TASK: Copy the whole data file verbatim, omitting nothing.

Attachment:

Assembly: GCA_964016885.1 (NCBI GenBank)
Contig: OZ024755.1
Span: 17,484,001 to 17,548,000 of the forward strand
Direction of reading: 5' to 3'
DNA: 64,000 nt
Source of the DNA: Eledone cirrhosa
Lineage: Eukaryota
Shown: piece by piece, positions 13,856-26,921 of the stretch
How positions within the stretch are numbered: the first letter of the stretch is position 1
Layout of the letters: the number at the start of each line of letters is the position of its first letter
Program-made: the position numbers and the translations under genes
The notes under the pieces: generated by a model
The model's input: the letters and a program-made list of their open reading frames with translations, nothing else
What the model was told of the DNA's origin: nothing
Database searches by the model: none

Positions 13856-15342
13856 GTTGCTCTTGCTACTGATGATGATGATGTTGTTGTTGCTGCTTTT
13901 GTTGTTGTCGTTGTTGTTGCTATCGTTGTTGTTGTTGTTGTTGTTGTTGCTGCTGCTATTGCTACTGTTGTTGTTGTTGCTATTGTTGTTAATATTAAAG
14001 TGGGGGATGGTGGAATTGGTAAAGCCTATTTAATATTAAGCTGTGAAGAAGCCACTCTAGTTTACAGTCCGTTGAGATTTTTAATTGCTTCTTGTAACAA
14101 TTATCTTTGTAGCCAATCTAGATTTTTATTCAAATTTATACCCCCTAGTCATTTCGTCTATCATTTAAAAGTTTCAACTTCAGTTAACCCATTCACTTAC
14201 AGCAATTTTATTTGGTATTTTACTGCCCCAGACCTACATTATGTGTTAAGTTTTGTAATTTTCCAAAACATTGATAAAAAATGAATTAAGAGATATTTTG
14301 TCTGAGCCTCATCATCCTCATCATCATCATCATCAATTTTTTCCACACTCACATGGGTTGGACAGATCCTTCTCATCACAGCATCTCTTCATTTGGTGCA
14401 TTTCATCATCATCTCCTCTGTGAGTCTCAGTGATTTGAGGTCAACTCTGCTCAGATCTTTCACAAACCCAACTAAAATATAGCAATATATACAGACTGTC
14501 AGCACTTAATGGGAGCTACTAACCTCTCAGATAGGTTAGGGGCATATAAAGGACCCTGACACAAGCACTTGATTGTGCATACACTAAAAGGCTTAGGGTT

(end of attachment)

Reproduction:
Assembly: GCA_964016885.1 (NCBI GenBank)
Contig: OZ024755.1
Span: 17,484,001 to 17,548,000 of the forward strand
Direction of reading: 5' to 3'
DNA: 64,000 nt
Source of the DNA: Eledone cirrhosa
Lineage: Eukaryota
Shown: piece by piece, positions 13,856-26,921 of the stretch
How positions within the stretch are numbered: the first letter of the stretch is position 1
Layout of the letters: the number at the start of each line of letters is the position of its first letter
Program-made: the position numbers and the translations under genes
The notes under the pieces: generated by a model
The model's input: the letters and a program-made list of their open reading frames with translations, nothing else
What the model was told of the DNA's origin: nothing
Database searches by the model: none

Positions 13856-15342
13856 GTTGCTCTTGCTACTGATGATGATGATGTTGTTGTTGCTGCTTTT
13901 GTTGTTGTCGTTGTTGTTGCTATCGTTGTTGTTGTTGTTGTTGTTGTTGCTGCTGCTATTGCTACTGTTGTTGTTGTTGCTATTGTTGTTAATATTAAAG
14001 TGGGGGATGGTGGAATTGGTAAAGCCTATTTAATATTAAGCTGTGAAGAAGCCACTCTAGTTTACAGTCCGTTGAGATTTTTAATTGCTTCTTGTAACAA
14101 TTATCTTTGTAGCCAATCTAGATTTTTATTCAAATTTATACCCCCTAGTCATTTCGTCTATCATTTAAAAGTTTCAACTTCAGTTAACCCATTCACTTAC
14201 AGCAATTTTATTTGGTATTTTACTGCCCCAGACCTACATTATGTGTTAAGTTTTGTAATTTTCCAAAACATTGATAAAAAATGAATTAAGAGATATTTTG
14301 TCTGAGCCTCATCATCCTCATCATCATCATCATCAATTTTTTCCACACTCACATGGGTTGGACAGATCCTTCTCATCACAGCATCTCTTCATTTGGTGCA
14401 TTTCATCATCATCTCCTCTGTGAGTCTCAGTGATTTGAGGTCAACTCTGCTCAGATCTTTCACAAACCCAACTAAAATATAGCAATATATACAGACTGTC
14501 AGCACTTAATGGGAGCTACTAACCTCTCAGATAGGTTAGGGGCATATAAAGGACCCTGACACAAGCACTTGATTGTGCATACACTAAAAGGCTTAGGGTT